By Shannon Wilkins
Writers reach out to editors when they realize that their eye for errors has limitations. When writers have been working on a document for days, weeks, or even a year or more, they can become so close to the words that they don’t see the flaws that can be so glaring to a reader. Professional editors are good at providing a different perspective. We see the errors in style format, but we also see areas that need to be clarified further in order for the audience to grasp the writer’s argument—whether that audience is composed of members of a dissertation committee or peer reviewers at a journal.
There is no getting around the reality that editors do charge fees. I have had potential clients who have said, “I just can’t afford it. I will edit it myself.” Here is what I suggest for what you can do when hiring an editor seems out of reach for you.
My best advice is to plan to hire an editor. If you know that money is a scarce resource—especially if you are a student, it definitely is—look at your timeline and plan to save money so that you will have it when you need to acquire an editor. Also, often, you can pay part of the fee in advance to make a reservation with an editor. When you need to actually use the editing services, the editor will be available, and you will have had the time to save the other funds that you need to finish the job.
If you still can’t afford an editor, find the best writer you know who loves you or at least holds you in the highest regard. Editing an academic document is a tedious process. Not only does the punctuation have to be in the place the style guide says it does, but the words have to be well placed. A misplaced word can totally change the meaning of a phrase. Also, academic language isn’t business language, so the tone of the writing has to be consistent with the standards of the academy. Editing an academic document takes tremendous concentration and a willingness to do some research to clarify the writer’s words. I often read journal articles in the field of the topic I am editing just to get a sense of what the peers expect and the kind of language that the writers use in the field. When you are submitting your document for graduation or career advancement, you want someone who will do the tedious work.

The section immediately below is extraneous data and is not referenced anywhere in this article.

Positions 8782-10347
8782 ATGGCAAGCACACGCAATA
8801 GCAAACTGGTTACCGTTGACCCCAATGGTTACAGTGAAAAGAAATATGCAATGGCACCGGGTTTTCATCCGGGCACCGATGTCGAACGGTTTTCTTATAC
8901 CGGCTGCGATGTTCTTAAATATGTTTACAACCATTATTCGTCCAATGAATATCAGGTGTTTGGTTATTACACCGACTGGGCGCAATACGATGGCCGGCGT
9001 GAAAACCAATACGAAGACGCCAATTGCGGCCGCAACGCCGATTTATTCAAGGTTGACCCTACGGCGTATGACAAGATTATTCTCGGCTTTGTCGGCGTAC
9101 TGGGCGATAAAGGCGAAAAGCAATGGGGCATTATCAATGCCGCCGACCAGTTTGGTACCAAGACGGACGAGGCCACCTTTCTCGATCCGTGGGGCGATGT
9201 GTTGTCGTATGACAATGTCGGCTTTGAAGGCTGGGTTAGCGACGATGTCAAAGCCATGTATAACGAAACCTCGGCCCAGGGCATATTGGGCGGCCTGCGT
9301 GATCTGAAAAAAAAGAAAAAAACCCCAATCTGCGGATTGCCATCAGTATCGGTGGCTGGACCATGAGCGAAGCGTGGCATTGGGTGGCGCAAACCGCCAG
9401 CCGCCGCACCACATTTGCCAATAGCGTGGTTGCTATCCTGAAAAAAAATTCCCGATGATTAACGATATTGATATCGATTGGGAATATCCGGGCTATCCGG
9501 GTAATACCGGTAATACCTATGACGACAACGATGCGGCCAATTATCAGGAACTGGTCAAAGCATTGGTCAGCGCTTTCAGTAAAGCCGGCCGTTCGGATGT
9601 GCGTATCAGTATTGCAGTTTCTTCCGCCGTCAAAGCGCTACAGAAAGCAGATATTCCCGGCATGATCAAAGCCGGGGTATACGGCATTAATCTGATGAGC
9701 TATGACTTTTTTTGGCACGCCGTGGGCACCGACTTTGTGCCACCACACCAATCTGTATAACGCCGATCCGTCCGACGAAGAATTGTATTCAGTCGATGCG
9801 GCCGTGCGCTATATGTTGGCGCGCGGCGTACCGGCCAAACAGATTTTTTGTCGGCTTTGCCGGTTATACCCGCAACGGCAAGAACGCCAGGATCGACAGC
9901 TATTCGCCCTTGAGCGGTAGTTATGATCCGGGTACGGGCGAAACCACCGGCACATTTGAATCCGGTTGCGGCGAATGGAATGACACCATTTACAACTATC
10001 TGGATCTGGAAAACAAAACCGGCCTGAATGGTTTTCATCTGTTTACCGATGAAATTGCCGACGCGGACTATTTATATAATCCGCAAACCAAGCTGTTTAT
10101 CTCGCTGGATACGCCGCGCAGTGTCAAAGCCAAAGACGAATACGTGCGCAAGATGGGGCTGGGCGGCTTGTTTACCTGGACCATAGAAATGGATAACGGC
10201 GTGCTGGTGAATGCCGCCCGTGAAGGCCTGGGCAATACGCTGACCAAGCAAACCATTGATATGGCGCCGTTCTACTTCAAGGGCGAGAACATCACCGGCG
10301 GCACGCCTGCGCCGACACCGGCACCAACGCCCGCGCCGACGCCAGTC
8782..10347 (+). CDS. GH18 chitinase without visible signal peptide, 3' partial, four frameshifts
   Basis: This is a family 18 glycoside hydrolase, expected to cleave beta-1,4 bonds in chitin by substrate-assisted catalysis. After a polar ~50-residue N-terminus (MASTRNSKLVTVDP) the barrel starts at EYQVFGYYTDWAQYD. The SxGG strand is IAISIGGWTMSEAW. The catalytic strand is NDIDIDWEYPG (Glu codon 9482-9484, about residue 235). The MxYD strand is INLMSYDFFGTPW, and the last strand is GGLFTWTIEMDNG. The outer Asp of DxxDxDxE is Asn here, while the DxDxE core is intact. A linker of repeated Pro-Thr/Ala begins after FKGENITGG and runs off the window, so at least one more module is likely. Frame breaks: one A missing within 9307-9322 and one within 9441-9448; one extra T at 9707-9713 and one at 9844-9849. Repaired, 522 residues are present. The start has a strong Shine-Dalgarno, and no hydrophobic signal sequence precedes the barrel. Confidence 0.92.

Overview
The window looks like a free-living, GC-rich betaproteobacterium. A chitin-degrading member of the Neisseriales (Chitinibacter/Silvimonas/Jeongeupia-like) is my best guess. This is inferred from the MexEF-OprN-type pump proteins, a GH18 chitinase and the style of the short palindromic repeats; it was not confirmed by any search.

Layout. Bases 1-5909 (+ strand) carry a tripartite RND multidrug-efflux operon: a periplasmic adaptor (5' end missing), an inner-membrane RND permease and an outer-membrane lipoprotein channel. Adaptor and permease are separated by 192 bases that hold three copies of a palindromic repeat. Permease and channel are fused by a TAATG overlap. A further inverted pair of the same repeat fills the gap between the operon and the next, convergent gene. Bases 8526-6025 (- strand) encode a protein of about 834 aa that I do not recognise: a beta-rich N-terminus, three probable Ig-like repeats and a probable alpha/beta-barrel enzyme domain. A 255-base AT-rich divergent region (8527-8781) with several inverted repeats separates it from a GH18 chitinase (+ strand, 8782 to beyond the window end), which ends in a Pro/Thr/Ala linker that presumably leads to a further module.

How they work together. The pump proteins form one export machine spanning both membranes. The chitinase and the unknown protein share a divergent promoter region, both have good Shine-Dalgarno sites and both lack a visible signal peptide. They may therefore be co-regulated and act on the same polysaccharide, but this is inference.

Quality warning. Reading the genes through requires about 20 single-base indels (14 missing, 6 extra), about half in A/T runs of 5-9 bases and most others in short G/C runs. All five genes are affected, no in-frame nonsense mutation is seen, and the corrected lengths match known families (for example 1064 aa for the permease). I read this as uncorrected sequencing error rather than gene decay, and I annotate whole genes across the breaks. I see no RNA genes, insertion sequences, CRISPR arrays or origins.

If you still can’t afford an editor and you aren’t loved or highly regarded by an excellent writer who will edit your document for free, consider doing the following:
In order to get a sense of what is expected, look at other similar documents (e.g., theses, dissertations, or journal articles) that have been approved. I did this when I was working on my dissertation. I looked for format and analyzed the general language of the dissertations. I looked at dissertations that had been approved by my department, dissertations in other departments, and dissertations in my field that had been approved at other universities. Complete the same kind of process for theses, journal articles, and books. Doing this will give you a greater sense of the expectations for academic writing.